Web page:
Read more: http://www.baltimoresun.com/news/maryland/politics/blog/bal-15-apply-for-vacant-city-council-seat-20140918,0,5037544.story#ixzz3DpFFQ0Lo

 

The Case Against Public Financing: A Manifesto

To a certain type of Goo-Goo liberal, public financing of elections seems like a splendid idea.

It isn’t. Here is why:

The New York Example
I’ve worked perhaps even more extensively in New York politics, where City Elections are publicly financed, than in Maryland. From my reading of the bill, it appears based upon the system used to finance New York City Council races. This isn’t a good thing.

In New York State Assembly races, you can effectively finance a campaign with the support of four donors. If you happened to be running for New York City Council, you need the support of hundreds of small donors to reach the match threshold to run an effective campaign. So candidates for City Council are forced to do congressional candidate level hours of call time (20-30/week).

I remember one of the most successful fundraisers in Democratic Politics once asked me whether I’d rather ask a  thousand people for a dollar, or one person for a thousand dollars. The answer for a candidate is obviously the second one.

I’m sure that if any sitting council members truly understood that come 2018, if they pass this, they will be spending six hours a day in a windowless room calling small time activists to beg for fifty dollar donations, this bill would die a swift death.

The New York State Legislature understands this perfectly well.

I remember having a long phone conversation with one of the head lawyers for the New York Senate Democrats on this topic. He vividly related to me the story of how he told the children of Billionaire Financier George Soros that no amount of money was going to buy him a public financing law. Why you ask?

Because most term limited New York City Councilman end up in Albany and will never go back to the nightmare that is raising small dollar donation for matching funds.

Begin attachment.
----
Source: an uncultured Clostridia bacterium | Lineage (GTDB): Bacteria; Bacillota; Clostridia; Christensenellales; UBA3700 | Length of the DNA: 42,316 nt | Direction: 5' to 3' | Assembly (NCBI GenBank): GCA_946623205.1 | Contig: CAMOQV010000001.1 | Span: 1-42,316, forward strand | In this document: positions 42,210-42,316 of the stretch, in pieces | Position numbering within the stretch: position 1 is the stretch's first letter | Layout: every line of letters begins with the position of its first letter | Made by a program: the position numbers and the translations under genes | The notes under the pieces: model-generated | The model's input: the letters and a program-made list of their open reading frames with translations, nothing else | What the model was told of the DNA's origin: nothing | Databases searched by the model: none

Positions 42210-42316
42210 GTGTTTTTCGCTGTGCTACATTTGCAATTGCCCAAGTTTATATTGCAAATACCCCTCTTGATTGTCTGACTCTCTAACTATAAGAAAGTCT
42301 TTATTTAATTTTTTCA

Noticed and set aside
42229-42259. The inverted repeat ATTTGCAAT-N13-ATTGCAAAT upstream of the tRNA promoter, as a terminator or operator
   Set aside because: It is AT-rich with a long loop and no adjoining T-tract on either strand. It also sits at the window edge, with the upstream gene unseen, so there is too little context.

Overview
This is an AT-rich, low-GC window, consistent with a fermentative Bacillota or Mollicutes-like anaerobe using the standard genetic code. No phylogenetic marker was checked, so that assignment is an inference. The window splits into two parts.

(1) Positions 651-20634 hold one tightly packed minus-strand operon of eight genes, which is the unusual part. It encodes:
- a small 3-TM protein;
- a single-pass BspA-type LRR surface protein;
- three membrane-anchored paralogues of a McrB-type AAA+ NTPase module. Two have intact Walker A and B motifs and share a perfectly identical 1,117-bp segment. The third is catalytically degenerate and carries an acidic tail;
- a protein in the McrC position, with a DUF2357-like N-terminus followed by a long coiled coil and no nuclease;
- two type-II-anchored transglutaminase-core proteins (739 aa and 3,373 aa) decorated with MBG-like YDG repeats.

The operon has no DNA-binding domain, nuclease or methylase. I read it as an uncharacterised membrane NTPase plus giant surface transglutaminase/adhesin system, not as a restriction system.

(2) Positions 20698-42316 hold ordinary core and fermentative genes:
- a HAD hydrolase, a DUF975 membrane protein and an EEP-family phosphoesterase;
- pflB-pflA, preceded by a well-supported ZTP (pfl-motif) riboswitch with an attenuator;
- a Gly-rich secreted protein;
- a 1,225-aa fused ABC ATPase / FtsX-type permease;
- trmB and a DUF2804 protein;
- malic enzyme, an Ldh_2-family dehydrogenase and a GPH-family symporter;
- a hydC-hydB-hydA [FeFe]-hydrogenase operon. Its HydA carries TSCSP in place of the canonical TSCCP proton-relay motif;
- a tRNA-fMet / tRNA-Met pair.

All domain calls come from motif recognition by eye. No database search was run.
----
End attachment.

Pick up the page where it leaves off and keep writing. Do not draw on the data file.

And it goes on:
The Colorado Example
In Colorado, the max out donation is $400. Typically, a targeted State Senate race in Colorado maxes out at $200,000. (This cycle they will likely hit $225,000). However, $750,000-$1,000,000 is typically spent by the Colorado Senate Democratic Majority Fund in independent expenditure. This means that the real fundraising campaigns happen outside of the campaigns themselves.

Divorced of a candidate’s name or approval, this translates into lots of nasty, negative, no holds barred political advertising. To me this bill seems like a final attempt by Phil Andrews to kneecap Montgomery County business and union interests. While I find this a vile prospect, Phil’s plan is doomed to failure. At the end of the day, Real Estate Developers and Labor Unions are savvy people. They shall do in Montgomery and circumvent the system through independent expenditures.

The Second New York Example
Mike Bloomberg was elected Mayor of New York City as a Republican because his Democratic opponents were capped at $5  million dollars in spending while he dropped nine figures on his campaign. If you want Dana Buyer, Lou Simmons and Jonathan Shurberg on the Council–the top three self funders in Montgomery County in the 2014 Democratic Primary–please vote for this bill.

The Annapolis Example